When Porches Feel like Garden Rooms

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For decades I gardened on the edge of a wooded valley, which I could see best – for views like this one in the spring – standing at the edge of my deck.

From inside the house the best view was from my kitchen looking out the door to the deck, seen here in October.

The deck was my favorite part of the house – large enough to hold parties, actually large enough for the neighbors to call it an aircraft carrier.

Also large enough to be a huge job to clean and preserve  every couple of years.

When I left that garden six years ago I thought I’d miss the deck and the view into the woods terribly. (Which was predicted by one of my movers, who asked me “How can you leave this?” as he looked out over the woods – and that was in late December.)

Turns out, I don’t miss the deck, thanks to my new screened-in porch, something I’d wanted all my life.

I wanted the porch for its known advantages – a bug-free and dry place to hang out. An outdoor space that accommodates indoor stuff like cushioned seat, rugs, and lamps. Can you spot the cats in this shot?

But there’s one more, unexpected benefit to my new porch. Because it was built almost at grade, it feels like it’s in the garden. This panorama shot illustrates the point perfectly (ignore the distortion).

I like the view from the garden, too.

But it’s the view from inside the porch that really sells it. At least that’s what a new neighbor told me when I showed it to him. He said it convinced him to keep the sides completely see-through, rather than half open like the porches above.

He’ll have it constructed on grade, and he won’t be skimping on size, either.

Porch living is heaven!

16 COMMENTS

  1. I grew up in a house with a small screened in porch, accessed thru a set of French doors off the living room. When we opened the doors it allowed a nice breeze to flow through the house and extended the living area to the outside. It was awesome! Sadly, only one of the 5 places I have lived since being married has had one, my present home does not.
    Two years ago I contracted West Nile virus, I believe from my own back yard. Building a screened in porch at my present home is now high on my priority list! Not only are mosquitoes a nuisance, they can be deadly.

  2. Love your screened porch! I love my screened porch and like you kept it open on all 3 sides …It makes living in the middle south with the danged mosquitoes all summer long so much more bearable!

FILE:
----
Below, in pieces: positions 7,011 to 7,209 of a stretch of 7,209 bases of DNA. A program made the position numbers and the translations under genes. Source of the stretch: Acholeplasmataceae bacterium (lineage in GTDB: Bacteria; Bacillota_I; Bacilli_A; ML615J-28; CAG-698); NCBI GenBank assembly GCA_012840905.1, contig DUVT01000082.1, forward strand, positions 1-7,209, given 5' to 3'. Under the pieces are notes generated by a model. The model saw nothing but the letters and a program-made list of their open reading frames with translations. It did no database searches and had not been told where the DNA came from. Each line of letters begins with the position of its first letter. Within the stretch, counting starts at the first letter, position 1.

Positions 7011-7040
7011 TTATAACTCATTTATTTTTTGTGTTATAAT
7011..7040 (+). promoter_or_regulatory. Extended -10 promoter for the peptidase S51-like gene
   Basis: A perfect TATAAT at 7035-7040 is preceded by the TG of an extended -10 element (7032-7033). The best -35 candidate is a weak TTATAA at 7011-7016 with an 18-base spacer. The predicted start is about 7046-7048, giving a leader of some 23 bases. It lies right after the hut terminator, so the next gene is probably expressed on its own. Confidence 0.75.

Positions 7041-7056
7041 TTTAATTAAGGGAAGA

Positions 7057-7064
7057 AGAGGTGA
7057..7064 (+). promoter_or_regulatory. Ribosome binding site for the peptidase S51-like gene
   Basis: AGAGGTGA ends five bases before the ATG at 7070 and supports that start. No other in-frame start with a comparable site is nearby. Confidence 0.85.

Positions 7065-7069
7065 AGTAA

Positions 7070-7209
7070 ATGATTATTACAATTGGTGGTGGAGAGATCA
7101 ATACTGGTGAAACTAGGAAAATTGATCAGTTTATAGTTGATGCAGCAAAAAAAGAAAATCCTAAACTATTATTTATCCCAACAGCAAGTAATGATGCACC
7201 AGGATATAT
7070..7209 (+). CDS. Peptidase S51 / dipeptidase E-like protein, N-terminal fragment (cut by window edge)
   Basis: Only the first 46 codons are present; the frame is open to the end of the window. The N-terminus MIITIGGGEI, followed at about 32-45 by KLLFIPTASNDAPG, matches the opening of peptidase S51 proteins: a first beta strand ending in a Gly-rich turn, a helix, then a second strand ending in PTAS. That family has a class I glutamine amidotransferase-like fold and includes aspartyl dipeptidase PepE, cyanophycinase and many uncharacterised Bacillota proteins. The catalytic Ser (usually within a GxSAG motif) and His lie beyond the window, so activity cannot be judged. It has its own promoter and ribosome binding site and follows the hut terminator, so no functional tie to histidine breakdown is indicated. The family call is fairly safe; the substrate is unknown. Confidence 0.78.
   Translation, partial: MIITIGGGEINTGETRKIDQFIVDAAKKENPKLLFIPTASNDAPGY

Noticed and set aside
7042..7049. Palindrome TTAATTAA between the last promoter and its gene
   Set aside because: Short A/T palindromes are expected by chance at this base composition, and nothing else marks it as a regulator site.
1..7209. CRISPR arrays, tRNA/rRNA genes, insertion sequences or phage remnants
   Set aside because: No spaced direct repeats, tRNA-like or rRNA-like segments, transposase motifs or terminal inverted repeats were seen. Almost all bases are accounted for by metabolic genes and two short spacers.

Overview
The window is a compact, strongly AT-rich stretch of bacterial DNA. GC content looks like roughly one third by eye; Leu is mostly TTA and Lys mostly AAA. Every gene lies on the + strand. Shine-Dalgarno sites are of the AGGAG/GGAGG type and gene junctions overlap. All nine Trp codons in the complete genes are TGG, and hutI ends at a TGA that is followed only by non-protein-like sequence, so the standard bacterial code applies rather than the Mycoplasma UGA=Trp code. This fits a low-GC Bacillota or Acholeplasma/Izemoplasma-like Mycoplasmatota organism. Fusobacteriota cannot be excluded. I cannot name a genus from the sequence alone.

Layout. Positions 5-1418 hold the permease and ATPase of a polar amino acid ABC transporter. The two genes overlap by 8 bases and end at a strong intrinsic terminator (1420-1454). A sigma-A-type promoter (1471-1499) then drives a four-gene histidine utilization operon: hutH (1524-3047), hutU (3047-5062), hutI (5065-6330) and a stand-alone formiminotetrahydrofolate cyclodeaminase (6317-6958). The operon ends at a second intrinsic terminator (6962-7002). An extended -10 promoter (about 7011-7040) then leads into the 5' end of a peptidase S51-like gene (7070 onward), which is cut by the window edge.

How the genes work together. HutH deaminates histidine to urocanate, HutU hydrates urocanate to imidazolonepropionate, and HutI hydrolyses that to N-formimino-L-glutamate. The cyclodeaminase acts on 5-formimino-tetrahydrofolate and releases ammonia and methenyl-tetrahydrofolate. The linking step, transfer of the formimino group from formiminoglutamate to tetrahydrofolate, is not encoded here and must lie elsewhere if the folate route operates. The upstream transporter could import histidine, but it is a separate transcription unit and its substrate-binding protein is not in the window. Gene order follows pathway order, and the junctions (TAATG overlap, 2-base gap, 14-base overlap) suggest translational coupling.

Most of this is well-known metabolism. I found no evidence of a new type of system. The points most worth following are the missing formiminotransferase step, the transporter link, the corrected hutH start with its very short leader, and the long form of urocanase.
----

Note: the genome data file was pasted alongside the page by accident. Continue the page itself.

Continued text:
3. I clearly remember that lovely deck and your beautiful home but I can see your handprint very evidently in this welcoming, comfortable and cozy porch room. You rock it everywhere you go in life!

    • Yes I remember you visiting and taking a photo of me on the deck in the rain – with umbrella – and it’s one of my faves.
      Thanks for the nice words and I hope to return them someday when I finally see YOUR garden.

  4. We extended a tiny porch into our small, urban backyard, It is open to our neighbors on three sides with a great view of everybody’s gardens. Best of all, we designed it so the screens can be replaced with glass panels for colder weather. It’s wonderful.

  5. Having had both, I agree with you. A porch is more liveable and feels like you’re in the garden. Right now we have an elevated deck with a lovely view, but it feels somewhat disconnected from the garden. At our first house, though, we had a deck just one step above the ground, with no rails, and that was very much part of the garden. So maybe being at grade level is the key.

    • Yes for being at grade. Maybe worth having a porch down a few steps from the house, huh?
      Now wishing I’d made mine 4-season, though. Wonder how much it would cost to convert it…

  6. I like the wood plank flooring. What is it?

    We have a similar screened in porch that’s floor to ceiling screen. Alas we temporarily added lattice to the bottom half to stop our 150 mastiff from going through the screen.

  7. I have an almost similar porch and I love it so much. There’s just something magical seeing the garden in the morning.

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